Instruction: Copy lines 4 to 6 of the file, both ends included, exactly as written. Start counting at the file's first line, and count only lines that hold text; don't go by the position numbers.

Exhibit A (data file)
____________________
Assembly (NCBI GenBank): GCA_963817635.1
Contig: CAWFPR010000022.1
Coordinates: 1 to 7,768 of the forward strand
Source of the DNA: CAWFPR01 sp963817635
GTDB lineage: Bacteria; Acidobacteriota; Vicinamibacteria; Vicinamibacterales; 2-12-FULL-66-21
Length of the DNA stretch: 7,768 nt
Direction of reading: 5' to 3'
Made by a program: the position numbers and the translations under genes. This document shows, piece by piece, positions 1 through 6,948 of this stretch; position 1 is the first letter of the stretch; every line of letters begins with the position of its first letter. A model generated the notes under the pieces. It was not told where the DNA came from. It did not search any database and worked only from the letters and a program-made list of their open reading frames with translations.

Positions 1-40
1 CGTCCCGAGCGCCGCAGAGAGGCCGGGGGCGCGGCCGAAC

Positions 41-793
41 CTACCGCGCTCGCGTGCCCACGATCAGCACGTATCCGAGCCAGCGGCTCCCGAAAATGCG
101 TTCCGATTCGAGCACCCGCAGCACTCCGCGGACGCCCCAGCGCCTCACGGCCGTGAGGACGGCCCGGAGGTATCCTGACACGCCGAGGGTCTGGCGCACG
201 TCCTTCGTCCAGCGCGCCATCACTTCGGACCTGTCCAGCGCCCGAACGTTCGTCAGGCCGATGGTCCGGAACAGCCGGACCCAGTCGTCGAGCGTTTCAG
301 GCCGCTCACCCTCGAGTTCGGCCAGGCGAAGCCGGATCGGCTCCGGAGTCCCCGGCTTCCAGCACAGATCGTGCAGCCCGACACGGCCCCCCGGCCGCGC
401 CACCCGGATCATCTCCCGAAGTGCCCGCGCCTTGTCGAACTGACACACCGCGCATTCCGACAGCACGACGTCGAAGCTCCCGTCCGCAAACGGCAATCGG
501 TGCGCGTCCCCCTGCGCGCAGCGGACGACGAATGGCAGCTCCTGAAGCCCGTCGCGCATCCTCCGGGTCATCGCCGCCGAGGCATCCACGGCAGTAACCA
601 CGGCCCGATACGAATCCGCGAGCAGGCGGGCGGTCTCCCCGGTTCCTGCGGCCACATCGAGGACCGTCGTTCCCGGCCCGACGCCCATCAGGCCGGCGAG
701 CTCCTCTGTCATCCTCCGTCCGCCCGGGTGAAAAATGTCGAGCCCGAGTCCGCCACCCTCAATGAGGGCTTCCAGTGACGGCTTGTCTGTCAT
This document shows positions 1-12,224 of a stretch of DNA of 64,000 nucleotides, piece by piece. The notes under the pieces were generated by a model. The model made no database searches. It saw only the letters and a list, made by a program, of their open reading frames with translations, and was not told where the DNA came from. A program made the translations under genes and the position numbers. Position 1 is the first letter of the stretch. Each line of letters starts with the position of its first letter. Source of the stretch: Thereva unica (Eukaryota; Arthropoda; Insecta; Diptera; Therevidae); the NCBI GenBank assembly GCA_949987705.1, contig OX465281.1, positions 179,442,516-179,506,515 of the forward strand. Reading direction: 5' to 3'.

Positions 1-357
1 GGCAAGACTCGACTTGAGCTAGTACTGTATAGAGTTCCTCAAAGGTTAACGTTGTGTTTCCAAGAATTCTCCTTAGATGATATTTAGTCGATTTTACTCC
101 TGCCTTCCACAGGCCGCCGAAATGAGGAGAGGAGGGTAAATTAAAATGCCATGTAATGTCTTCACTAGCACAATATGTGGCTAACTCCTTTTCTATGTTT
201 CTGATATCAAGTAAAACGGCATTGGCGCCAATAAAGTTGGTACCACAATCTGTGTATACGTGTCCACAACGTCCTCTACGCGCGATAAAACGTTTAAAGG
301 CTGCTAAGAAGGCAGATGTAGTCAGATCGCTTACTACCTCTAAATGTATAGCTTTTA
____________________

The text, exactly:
Source of the DNA: CAWFPR01 sp963817635
GTDB lineage: Bacteria; Acidobacteriota; Vicinamibacteria; Vicinamibacterales; 2-12-FULL-66-21
Length of the DNA stretch: 7,768 nt